Business

Friday’s business headlines

INDIANAPOLIS (WISH) — Here’s a look at Friday’s business headlines with Jane King.

Analysts: Stick to shopping list for Black Friday

Black Friday is famous for steep “doorbuster” discounts, but consumer shopping experts tell “The Wall Street Journal” that not every deal is a deal, especially for items you weren’t even shopping for.

They recommend sticking to a set shopping list and unsubscribing to retailers’ emails to reduce temptation.

Shoppers should also be wary of special deals on store-branded credit cards. These discounts can be great as long as shoppers are able to pay the balance off in full because store credit card interest rates are higher than traditional credit cards.

Report: Nearly 60% of shoppers plan to shop on small business Saturday

Inflation appears to have shifted consumer behavior this year to the point that Black Friday will be eclipsed ever so slightly by Small Business Saturday.

A new survey released by bankrate.com found that 59% of holiday shoppers are likely to hit stores on Small Business Saturday, while 56% plan on making purchases on Black Friday.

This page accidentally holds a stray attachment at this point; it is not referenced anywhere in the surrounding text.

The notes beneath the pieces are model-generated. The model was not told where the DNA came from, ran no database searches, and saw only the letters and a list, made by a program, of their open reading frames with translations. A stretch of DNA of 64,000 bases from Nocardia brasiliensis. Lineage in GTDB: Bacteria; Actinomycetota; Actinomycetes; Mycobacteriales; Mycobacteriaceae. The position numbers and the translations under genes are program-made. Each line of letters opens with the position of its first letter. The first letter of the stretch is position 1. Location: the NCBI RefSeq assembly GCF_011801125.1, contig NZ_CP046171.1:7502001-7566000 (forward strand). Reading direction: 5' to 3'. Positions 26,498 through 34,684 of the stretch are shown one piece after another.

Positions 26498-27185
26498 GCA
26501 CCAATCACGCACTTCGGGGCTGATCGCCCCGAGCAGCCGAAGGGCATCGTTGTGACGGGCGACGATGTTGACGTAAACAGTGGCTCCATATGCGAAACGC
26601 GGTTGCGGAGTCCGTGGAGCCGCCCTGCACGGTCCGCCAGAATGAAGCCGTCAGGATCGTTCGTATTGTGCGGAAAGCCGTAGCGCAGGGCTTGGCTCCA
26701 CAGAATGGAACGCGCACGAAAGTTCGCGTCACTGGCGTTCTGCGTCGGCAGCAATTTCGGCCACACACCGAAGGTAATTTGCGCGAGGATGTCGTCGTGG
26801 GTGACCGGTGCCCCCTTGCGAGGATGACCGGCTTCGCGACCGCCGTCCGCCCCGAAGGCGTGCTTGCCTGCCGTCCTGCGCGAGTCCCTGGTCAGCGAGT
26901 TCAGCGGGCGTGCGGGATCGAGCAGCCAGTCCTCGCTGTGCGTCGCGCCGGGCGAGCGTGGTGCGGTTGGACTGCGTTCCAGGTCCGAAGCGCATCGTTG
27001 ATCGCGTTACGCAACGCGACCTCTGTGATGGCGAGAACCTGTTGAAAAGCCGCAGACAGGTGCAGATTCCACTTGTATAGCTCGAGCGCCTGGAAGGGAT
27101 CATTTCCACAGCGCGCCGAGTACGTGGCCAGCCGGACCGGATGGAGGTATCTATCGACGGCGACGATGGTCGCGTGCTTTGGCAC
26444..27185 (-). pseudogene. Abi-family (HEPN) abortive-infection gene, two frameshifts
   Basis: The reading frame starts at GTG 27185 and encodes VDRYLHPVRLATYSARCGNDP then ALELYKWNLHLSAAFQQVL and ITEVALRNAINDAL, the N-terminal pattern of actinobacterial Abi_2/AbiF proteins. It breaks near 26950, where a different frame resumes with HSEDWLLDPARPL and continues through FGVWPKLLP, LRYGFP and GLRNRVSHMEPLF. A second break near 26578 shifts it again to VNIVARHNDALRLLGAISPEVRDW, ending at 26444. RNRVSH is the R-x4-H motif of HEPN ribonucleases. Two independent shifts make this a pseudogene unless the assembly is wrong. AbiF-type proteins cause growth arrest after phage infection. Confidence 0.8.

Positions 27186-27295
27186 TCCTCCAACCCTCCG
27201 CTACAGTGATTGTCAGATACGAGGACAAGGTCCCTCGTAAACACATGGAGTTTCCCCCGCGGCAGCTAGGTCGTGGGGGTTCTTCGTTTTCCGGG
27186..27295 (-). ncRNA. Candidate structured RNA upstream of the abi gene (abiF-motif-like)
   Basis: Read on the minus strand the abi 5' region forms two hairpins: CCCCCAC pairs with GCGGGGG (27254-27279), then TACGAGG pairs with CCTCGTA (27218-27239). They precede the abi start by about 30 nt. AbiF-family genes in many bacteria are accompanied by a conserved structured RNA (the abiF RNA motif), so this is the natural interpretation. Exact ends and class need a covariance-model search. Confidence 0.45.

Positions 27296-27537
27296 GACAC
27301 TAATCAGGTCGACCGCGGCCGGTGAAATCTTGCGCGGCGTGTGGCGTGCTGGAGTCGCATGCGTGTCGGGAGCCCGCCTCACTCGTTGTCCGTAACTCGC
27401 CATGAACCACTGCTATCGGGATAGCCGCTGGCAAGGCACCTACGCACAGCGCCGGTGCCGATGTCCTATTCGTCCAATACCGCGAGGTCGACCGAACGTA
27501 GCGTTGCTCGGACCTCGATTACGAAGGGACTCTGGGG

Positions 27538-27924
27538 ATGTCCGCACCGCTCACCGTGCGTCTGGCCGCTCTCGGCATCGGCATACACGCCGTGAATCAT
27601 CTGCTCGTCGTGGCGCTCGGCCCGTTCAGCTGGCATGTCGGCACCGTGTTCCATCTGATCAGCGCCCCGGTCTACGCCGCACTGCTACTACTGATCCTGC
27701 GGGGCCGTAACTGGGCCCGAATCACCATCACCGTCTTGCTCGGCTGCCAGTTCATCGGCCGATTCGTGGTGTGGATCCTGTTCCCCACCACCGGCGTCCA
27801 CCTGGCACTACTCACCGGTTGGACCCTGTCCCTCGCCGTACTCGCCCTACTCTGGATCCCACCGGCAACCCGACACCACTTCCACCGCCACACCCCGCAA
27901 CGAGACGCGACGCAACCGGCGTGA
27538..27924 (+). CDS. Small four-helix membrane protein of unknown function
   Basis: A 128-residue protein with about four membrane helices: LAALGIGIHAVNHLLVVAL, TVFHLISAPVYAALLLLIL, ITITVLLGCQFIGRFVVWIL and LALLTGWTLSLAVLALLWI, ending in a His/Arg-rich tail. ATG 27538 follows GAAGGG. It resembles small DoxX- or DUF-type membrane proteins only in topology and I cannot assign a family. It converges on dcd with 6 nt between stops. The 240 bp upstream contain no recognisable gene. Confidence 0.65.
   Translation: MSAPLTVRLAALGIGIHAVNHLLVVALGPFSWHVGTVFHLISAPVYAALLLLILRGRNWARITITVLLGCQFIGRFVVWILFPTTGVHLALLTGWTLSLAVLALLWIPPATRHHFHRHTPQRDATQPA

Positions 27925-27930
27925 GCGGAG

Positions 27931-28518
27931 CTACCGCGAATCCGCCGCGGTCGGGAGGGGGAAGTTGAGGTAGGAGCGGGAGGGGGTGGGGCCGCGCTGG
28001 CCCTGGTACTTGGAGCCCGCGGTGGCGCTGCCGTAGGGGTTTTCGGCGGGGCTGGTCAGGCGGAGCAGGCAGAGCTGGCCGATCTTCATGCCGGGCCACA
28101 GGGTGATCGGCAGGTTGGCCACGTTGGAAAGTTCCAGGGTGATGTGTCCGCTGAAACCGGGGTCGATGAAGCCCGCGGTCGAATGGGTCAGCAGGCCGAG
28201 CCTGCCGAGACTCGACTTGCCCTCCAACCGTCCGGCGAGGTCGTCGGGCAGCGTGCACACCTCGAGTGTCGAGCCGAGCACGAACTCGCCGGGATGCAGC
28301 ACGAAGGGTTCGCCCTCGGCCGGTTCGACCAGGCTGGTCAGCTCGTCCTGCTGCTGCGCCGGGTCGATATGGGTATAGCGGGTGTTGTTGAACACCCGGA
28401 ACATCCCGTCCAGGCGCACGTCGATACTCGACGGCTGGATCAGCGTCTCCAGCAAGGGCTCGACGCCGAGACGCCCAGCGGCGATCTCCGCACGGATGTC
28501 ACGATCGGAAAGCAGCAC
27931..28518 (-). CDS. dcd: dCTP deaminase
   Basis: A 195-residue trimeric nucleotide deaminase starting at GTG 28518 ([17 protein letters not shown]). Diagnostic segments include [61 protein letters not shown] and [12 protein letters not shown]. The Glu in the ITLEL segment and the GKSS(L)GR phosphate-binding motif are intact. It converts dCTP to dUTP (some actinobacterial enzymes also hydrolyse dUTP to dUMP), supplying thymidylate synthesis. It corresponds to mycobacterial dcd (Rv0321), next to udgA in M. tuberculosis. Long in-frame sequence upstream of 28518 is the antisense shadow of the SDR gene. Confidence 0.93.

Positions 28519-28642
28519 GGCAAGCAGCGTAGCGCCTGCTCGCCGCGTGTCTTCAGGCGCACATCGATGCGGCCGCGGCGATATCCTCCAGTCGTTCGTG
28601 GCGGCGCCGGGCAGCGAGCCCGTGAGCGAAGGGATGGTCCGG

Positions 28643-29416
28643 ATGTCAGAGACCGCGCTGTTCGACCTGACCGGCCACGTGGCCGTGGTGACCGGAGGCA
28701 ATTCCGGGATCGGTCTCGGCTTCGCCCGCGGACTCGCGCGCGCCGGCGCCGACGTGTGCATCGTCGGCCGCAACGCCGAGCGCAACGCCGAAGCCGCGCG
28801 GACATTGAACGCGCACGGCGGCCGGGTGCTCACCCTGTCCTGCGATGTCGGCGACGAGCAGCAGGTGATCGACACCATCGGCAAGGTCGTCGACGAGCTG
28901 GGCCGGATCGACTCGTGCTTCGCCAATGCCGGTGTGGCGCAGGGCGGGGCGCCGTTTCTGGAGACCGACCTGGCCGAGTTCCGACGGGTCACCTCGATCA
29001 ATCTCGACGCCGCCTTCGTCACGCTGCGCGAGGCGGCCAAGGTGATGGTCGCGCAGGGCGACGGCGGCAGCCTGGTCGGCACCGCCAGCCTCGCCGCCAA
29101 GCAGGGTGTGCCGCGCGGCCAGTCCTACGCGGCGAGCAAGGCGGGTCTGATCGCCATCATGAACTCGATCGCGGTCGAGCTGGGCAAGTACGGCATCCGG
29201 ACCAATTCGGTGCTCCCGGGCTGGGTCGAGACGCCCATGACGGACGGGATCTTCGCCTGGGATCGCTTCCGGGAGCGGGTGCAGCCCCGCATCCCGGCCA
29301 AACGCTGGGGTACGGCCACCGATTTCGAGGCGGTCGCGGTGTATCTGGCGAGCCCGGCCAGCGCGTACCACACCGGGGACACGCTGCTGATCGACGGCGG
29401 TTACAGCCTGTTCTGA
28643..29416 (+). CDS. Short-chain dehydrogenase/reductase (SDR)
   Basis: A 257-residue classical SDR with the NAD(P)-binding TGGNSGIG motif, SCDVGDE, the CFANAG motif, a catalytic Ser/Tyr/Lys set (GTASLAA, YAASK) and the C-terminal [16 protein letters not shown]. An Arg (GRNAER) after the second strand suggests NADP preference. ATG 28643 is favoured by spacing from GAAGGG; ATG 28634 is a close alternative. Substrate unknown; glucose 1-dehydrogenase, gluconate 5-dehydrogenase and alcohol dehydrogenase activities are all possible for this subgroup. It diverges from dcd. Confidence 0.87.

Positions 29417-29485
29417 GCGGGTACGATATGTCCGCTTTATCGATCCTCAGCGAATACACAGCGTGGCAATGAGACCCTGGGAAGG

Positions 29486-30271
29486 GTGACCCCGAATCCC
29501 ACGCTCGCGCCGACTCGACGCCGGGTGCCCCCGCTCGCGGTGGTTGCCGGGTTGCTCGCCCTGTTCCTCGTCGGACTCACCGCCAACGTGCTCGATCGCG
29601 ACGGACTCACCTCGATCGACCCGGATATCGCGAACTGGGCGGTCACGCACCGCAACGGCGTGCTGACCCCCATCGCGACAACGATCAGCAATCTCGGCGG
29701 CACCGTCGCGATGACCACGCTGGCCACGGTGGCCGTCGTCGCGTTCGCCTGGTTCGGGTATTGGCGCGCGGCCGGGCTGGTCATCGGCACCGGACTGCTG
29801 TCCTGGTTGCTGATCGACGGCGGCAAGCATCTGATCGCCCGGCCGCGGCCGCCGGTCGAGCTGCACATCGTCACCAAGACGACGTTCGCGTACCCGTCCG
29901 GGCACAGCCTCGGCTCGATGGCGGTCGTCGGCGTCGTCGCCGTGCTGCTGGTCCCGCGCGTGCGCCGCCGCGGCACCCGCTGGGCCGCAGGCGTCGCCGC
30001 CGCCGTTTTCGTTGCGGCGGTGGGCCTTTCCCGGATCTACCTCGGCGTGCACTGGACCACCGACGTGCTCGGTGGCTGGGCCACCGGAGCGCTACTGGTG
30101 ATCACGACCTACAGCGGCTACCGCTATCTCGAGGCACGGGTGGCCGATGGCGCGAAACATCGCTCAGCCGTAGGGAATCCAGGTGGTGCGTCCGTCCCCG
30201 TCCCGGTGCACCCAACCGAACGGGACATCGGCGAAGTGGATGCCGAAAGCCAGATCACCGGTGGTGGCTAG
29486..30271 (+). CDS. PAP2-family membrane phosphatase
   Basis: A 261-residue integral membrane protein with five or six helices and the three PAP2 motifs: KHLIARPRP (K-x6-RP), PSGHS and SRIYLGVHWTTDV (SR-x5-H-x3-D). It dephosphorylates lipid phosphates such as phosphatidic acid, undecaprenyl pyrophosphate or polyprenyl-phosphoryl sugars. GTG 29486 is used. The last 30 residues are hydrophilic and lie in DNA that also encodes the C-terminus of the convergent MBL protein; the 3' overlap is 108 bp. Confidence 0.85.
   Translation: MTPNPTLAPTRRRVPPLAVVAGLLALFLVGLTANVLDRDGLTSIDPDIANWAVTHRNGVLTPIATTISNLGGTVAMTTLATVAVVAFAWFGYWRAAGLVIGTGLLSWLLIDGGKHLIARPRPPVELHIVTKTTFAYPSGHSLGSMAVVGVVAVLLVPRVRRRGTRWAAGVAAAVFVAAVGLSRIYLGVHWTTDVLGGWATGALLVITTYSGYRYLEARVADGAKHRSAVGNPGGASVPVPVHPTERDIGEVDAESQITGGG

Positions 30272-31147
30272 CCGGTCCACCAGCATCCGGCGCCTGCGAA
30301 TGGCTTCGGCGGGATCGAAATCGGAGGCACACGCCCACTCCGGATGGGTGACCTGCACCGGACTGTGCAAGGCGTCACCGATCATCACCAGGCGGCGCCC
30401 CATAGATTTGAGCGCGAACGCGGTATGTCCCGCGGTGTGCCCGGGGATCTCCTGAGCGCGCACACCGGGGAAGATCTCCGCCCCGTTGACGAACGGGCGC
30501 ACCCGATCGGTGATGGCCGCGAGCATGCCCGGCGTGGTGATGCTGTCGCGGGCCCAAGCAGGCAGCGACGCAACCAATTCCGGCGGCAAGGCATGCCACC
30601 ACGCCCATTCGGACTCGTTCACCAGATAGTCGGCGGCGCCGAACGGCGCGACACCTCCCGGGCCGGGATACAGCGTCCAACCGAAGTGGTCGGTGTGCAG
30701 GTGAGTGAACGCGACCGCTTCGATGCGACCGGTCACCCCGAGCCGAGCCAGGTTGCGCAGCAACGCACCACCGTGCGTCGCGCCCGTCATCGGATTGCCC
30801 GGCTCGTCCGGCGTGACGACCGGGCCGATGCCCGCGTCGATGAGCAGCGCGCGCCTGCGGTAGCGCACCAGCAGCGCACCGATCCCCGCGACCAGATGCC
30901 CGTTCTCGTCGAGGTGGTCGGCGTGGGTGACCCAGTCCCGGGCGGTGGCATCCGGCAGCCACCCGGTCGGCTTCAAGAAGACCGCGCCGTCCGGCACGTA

Small Business Saturday was created by American Express in 2011 to encourage people to do some of their holiday shopping at small businesses. The holiday has caught on with consumers, with nearly 6 in 10 holiday shoppers planning to participate this year, according to a November 2022 survey by Bankrate.

Amazon workers to protest during Black Friday

Thousands of Amazon warehouse workers across about 40 countries plan to take part in protests and walkouts to coincide with Black Friday sales.

Employees in the U.S., UK, India, Japan, Australia, South Africa, and across Europe are demanding better wages and working conditions as the cost-of-living crisis deepens.

Online retailers clamping down on free returns

The days of ordering numerous sizes and colors — something about 2/3 of U.S. shoppers claim to do — may be over.

After years of accepting free returns, online retailers are clamping down on the practice. Returns are expensive for retailers, which have to pay for the labor of sifting through and reselling the items.

Return fraud is also on the rise, according to the National Retail Federation — 10% of the $761 billion in returns made on purchases last year in the U.S. was fraudulent.